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Holidays, Marriage, Parenting

Christmas With a Blended Family

Christmas has always been my favorite holiday, it was always the highlight of the whole year. And a lot goes into celebrating Christmas, but it always ends up being worth it. I love the traditions,decorating, baking, gifts, lights and everything that goes into the holiday.

Speaking of lights, I kind of have a problem with Christmas light envy. When the neighbors get more lights, I get more lights. One of the first things my ex-husband said to my current husband when I introduced him was, “Did she tell you about the Christmas lights?” Truthfully, my husband is now the one with the light envy problem.  We get our lights up and then he goes inside and looks out the window at all of the cars slowing down by our house.  He really is the master at going beyond the house lights and creating a Christmas scene in our front yard.

The inside of our house is decorated much like the outside – we have a LOT of decorations including two trees. As the kids have gotten older, it’s more difficult to keep them interested in decorating. The kids don’t necessarily share my love for Christmas either, which I think is weird.  If I get the stepkids’ mom involved, she is pretty helpful and gets the kids involved. I know, most people think I’m crazy for involving her, but it works at our house!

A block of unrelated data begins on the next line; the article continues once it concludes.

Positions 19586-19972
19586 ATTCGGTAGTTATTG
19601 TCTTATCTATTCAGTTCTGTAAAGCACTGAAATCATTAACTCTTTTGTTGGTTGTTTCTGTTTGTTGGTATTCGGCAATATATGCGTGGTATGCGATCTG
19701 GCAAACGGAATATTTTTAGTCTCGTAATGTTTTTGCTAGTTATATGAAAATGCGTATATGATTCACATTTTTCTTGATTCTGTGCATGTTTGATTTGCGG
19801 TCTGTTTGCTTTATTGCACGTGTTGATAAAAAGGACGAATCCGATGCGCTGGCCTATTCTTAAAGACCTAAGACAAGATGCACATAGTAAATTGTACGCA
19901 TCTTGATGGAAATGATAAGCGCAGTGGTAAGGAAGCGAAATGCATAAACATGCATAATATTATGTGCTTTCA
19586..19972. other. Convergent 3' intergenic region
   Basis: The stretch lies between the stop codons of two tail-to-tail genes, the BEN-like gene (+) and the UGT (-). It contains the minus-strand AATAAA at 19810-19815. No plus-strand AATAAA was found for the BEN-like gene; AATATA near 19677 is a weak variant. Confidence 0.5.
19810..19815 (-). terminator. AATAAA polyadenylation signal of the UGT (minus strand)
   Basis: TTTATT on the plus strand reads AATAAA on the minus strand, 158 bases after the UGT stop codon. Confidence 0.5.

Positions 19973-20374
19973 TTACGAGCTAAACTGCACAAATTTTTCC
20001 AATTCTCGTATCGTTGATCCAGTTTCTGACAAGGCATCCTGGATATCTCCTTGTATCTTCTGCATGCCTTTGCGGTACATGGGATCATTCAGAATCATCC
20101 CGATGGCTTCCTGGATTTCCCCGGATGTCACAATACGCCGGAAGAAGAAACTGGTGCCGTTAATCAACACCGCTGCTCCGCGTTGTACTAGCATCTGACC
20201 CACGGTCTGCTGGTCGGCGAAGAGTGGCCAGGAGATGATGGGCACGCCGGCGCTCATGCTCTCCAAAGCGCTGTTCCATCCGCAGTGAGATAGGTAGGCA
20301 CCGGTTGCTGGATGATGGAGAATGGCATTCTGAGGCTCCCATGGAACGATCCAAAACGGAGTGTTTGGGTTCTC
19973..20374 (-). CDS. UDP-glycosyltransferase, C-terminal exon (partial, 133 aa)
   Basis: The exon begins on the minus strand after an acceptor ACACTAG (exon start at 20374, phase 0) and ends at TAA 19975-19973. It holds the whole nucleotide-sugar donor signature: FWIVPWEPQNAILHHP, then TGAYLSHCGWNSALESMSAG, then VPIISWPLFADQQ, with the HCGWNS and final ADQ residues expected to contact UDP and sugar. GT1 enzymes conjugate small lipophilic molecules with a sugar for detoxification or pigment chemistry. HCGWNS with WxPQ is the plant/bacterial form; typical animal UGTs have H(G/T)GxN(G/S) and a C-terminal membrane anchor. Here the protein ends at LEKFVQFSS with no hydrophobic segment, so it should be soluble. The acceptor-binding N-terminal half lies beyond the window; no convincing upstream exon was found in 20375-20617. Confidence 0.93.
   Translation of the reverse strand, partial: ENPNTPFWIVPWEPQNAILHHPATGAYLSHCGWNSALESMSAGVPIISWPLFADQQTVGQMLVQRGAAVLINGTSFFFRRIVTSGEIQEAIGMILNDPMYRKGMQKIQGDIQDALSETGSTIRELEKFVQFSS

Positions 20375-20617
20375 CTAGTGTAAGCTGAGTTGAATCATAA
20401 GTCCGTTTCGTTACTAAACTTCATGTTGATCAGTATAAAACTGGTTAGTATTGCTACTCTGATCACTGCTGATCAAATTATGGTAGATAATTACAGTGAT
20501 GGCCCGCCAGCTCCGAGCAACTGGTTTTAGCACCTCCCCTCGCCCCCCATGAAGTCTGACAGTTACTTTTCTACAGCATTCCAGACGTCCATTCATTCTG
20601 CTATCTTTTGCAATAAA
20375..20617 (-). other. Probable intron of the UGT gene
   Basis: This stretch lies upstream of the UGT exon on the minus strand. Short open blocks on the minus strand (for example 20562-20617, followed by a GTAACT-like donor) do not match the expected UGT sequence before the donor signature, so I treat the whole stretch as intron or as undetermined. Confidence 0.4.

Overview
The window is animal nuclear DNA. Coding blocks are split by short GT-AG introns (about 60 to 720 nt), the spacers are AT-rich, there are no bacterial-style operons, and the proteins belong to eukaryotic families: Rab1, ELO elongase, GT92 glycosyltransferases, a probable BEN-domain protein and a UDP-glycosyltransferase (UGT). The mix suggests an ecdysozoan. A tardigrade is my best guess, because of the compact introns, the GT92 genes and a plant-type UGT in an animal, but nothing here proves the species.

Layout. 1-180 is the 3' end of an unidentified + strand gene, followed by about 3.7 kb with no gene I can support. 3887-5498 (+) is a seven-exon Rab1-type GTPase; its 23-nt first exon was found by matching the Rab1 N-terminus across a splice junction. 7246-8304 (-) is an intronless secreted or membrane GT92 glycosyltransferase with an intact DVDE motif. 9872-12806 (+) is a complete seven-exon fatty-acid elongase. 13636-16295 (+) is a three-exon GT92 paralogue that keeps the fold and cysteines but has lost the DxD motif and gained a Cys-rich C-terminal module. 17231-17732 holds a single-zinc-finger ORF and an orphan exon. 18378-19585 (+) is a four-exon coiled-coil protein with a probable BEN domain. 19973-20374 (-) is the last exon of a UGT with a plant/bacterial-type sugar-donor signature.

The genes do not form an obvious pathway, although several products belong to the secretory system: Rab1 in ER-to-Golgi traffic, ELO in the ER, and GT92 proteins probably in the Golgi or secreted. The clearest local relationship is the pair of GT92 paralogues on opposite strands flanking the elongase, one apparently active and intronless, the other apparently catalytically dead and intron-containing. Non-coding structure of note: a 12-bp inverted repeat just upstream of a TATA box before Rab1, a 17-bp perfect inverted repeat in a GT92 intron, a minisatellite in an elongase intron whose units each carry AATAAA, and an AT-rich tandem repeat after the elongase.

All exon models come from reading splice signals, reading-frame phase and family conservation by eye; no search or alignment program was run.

I miss my Christmases with my two kids. I used to spoil them and we had the best Christmases with my extended family. I always got along with my ex-husband and we had a great time putting together Christmas. It was actually one of the few things he really participated in where the kids were concerned.

When we blended our family, our seven kids ranged from 3 to 15 years old. That was a really good Christmas! We probably did it like the model blended family. Everyone was included and felt important, we tried to keep all of the traditions for both families to the extent possible, and all of the kids seemed really happy even though their other parents were both out of state. Of course, it isn’t possible for all traditions to work out, but we did our best and to this day I prepare the disgusting Christmas breakfast burritos that my stepfamily likes!

Christmas Gifts